Does nuchal cord at birth increase the risk for cerebral palsy?

Gil Gutvirtz, Tamar Wainstock, Roee Masad, Daniella Landau, Eyal Sheiner

Research output: Contribution to journalArticlepeer-review

6 Scopus citations


Background: Nuchal cord is a common finding in pregnancy. It is unclear whether a nuchal cord at birth causes birth asphyxia and raises the risk for developing cerebral palsy of the offspring. Aim: To evaluate the incidence of cerebral palsy in children born with and without nuchal cord. Study design: A population-based cohort analysis including all singleton deliveries over >20 years at a single tertiary medical center was conducted. The incidence of cerebral palsy in children up to 18 years of age was evaluated. Kaplan-Meier survival curve was used to compare cumulative incidence between the groups, and a Cox proportional hazards model was used to control for confounders. Results: During the study period, 243,682 singleton deliveries met the inclusion criteria. Of them, 14.1% (n = 34,332) were diagnosed with nuchal cord at birth. Rates of cerebral palsy were comparable between the groups (0.1% vs. 0.1%, OR = 1.03, 95% CI 0.69–1.52, p = 0.89). The Kaplan-Meier survival curve demonstrated no significant differences in cumulative incidence of cerebral palsy for children born with or without nuchal cord (log rank p = 0.92, Fig. 1). The Cox proportional hazards model, controlled for preterm delivery, maternal age, diabetes and hypertensive disorders, showed no association between nuchal cord and cerebral palsy (adjusted HR = 1.06; 95% CI 0.71–1.57; p = 0.77). Conclusion: In our population, nuchal cord at birth was not associated with higher risk for cerebral palsy.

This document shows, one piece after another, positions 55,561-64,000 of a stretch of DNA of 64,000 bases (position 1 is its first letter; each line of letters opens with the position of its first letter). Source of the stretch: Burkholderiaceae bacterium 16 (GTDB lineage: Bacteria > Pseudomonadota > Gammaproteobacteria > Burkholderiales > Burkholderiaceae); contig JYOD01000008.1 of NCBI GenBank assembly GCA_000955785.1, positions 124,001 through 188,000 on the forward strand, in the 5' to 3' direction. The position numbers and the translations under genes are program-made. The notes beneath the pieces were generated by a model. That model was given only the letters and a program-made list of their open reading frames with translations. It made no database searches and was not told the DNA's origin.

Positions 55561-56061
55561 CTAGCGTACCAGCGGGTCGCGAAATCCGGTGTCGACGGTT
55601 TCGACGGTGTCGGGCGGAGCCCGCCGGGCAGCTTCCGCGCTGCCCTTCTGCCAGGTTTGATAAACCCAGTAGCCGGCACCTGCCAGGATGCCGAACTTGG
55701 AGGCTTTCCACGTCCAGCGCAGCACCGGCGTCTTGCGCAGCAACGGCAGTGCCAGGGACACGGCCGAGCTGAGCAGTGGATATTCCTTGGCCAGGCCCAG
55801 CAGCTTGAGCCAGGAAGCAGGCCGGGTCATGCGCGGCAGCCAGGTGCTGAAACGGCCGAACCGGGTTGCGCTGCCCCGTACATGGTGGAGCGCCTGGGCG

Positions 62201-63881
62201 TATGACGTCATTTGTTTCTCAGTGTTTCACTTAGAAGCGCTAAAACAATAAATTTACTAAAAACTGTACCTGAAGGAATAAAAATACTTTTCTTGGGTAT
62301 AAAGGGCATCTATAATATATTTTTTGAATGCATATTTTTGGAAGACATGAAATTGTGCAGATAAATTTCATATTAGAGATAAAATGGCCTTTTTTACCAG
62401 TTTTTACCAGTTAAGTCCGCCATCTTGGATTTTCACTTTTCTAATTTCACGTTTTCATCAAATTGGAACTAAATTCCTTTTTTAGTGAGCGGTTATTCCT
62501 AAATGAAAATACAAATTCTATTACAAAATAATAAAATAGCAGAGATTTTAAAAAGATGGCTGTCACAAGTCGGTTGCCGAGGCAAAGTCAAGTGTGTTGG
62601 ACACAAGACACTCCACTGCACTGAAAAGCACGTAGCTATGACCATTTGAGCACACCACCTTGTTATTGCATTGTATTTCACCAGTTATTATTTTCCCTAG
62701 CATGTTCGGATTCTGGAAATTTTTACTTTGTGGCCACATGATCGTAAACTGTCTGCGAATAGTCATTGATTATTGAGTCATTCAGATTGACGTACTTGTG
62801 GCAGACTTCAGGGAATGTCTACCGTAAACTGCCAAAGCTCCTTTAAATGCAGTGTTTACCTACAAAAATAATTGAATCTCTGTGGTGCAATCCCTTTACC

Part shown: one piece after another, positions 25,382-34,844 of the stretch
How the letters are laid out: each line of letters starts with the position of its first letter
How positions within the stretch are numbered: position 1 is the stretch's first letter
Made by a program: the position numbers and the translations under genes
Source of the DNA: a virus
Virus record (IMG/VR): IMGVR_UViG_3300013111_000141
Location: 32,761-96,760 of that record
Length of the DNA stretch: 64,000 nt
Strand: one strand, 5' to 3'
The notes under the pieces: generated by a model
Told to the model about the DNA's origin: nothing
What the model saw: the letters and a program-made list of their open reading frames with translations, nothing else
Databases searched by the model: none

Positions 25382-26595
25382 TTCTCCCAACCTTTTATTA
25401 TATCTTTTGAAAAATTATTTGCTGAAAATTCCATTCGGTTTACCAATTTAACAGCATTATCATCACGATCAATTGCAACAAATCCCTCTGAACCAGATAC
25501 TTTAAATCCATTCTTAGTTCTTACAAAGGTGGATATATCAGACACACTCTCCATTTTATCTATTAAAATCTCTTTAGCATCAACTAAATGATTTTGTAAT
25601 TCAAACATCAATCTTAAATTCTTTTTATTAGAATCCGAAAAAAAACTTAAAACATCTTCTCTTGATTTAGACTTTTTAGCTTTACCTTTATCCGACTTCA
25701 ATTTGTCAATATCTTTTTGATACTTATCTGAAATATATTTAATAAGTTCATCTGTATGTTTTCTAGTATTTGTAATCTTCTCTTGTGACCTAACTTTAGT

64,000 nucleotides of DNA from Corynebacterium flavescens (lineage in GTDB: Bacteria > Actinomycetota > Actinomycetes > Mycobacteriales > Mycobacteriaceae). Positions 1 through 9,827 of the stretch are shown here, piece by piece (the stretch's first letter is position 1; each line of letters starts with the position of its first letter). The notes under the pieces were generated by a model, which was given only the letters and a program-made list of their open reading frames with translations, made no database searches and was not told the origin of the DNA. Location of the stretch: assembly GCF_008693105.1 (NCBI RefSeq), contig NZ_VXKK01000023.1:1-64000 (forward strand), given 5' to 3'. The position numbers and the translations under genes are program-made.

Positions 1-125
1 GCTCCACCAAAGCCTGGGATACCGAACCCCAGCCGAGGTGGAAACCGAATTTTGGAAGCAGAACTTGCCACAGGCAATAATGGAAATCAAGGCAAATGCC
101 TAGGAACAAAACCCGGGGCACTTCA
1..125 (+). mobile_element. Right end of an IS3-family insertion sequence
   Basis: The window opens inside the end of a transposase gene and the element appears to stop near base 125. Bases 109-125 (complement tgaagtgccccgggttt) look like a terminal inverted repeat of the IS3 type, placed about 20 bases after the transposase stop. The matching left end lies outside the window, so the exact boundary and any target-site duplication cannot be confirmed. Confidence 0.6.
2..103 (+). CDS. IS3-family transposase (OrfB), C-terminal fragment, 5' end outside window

Original languageEnglish
Pages (from-to)1-4
Number of pages4
JournalEarly Human Development
StatePublished - 1 Jun 2019


  • Birth asphyxia
  • Cerebral palsy
  • Long-term follow up
  • Nuchal cord
  • Pediatric hospitalization


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